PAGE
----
Daeungjeon Hall of Bongjeongsa Temple, Andong (National Treasure No. 311)
Magoksa Monastic Complex in Mt. Taehwasan in Gongju-si City, Chungcheong Province, is the 6th District Main Temple of the Jogye Order of Korean Buddhism. This monastery was founded during the Unified Silla period and had close ties with Kim, Gu, a leader of the Korean independence movement fighting against Japanese colonial rule. The temple is well-known for its Five-Story Stone Pagoda, constructed in the late Goryeo period (918 - 1392). This structure was influenced by Lamaism of the Yuan Dynasty of China (1304 - 1367). Moreover, the monastery was famed for the excellent quality of its artist monks, so much so that it used to be called Nambanghwaso, meaning “southern school of Buddhist art.” This temple produced many talented painters for generations. On the wall behind the main Buddha statue in Daegwangbojeon Hall, viewers can see the painting “Suwolbaegui Gwaneumbosaldo,” a portrait of Avalokitesvara, or the Bodhisattva of Great Compassion, dressed in white, sitting on a rock by the water, with trees in the background. This piece clearly demonstrates the tradition of the school of Buddhist art that produced many prominent painter monks.
Five-Story Stone Pagoda of Magoksa Temple, Gongju (Treasure No. 799)
Seonamsa Temple, on the foothills of Jogyeosan Mountain in Suncheon-si City, Jeollanam-do Province, has been designated as Historic Site No. 507. Moreover, the surrounding area of two nearby temples, Songgwangsa and Seonamsa of Jogyeosan Mountain, has been designated as Scenic Site No. 65. The entrance of Seonamsa Temple is missing Sacheonwangmun, or the Gate of the Four Heavenly Guardians. As the name of Jogyesan Mountain’s highest point is “Janggunbong Peak,” which literally means “General,” there is no need for any more protection. In front of the Main Buddha hall, two three-story stone pagodas can be seen, one on the right and one on the left. Both pagodas were built in the same manner and experts speculate that they were created around the ninth century, in the mid-Silla Kingdom period (57 BC - 935 AD). In addition to these, the area features Seungseongyo, an old stone bridge; the Portrait of Uicheon, National Preceptor Daegak (posthumous title), and 33 other portraits, fourteen of which are designated as Treasures. Seonammae Plum, the tile-roofed fenced road, including about 50 trees beside Sangryangmun of Seonamsa Temple, has been designated as Natural Monument No. 488.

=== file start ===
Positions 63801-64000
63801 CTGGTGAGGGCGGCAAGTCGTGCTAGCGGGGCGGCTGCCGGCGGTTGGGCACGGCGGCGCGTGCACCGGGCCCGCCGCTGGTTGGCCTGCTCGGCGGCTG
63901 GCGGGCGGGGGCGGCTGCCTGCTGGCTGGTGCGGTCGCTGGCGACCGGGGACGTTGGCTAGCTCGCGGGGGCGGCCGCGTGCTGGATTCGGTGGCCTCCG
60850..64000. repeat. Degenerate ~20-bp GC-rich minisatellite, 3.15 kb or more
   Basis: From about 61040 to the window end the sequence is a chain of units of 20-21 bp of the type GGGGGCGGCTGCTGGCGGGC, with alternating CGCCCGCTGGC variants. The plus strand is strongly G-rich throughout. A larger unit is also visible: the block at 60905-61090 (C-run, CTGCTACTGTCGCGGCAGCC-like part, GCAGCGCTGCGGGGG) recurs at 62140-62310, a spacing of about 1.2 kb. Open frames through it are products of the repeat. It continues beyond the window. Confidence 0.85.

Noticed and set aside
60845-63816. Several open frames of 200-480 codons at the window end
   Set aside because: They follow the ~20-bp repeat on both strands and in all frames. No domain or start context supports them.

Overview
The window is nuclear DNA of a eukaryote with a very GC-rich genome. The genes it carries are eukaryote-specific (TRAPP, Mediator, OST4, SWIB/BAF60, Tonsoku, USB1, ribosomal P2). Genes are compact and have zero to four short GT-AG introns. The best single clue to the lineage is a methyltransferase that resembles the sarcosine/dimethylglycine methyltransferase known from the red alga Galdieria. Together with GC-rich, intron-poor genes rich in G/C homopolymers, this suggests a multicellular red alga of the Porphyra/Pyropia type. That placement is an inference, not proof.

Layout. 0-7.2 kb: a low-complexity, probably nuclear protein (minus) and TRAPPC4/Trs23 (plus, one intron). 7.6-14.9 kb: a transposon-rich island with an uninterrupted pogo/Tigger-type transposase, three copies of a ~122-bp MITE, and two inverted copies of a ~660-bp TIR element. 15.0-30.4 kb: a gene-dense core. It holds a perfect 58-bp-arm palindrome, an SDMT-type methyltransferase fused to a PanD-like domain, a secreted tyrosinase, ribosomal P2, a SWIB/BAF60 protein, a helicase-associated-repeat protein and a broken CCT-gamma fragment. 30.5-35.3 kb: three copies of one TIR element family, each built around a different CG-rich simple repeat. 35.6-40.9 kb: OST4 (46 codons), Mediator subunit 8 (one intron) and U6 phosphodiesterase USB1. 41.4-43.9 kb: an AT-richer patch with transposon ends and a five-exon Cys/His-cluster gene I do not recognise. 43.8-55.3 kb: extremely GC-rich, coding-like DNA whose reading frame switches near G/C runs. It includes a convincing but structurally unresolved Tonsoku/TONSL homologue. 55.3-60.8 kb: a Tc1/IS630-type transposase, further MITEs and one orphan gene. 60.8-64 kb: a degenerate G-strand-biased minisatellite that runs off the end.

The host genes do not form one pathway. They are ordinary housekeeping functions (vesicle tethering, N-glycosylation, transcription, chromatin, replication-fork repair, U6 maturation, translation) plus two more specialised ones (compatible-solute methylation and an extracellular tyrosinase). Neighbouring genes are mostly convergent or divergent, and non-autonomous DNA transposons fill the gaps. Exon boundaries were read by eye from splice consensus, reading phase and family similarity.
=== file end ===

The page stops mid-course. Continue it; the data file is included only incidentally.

Eastern and Western Three-Story Stone Pagodas of Seonamsa Temple, Suncheon (Treasure No. 395)
Seonammae Plum of Seonamsa Temple, Suncheon (National Monument No. 488)
Daeheungsa Monastic Complex is surrounded by breathtaking scenery on the slopes of Duryunsan Mountain in Haenam County, Jeollanam-do Province. It is the 22nd District Main Temple of the Jogye Order of Korean Buddhism, and is well-known for its patriotic spirit. Seon Master Choui (1786 - 1866), one of the great patriarchs, is known for redefining Daedo, or the Korean tea ceremony. The monastery itself has been designated as Historic Site No. 508, and its surrounding area has been appointed Scenic Site No. 66. Among various cultural properties, Bung Mireugam Maeyeoraejwasang, or Rock-carved Seated Buddha at North Mireugam Hermitage, has been designated as a National Treasure. This seated Buddha bears distinctive features along with Gongyangcheoninsang, or a heavenly being giving an offering of a lotus flower. The sculpture’s style is quite intricate and voluminous, and has been received as an outstanding statue. The transition from the late Unified Silla (668 - 935) to the Goryeo period (918 - 1392) can be seen clearly in this statue.
Rock-carved Seated Buddha at North Mireugam Hermitage of Daeheungsa Temple, Haenam
(National Treasure No. 308)
“According to type one of the Korean Open Government License [Cultural Heritage Administration (http://www.cha.go.kr) writer: Tangible Cultural Heritage Division of Cultural Heritage Administration], the following has been created with copyrighted public records.”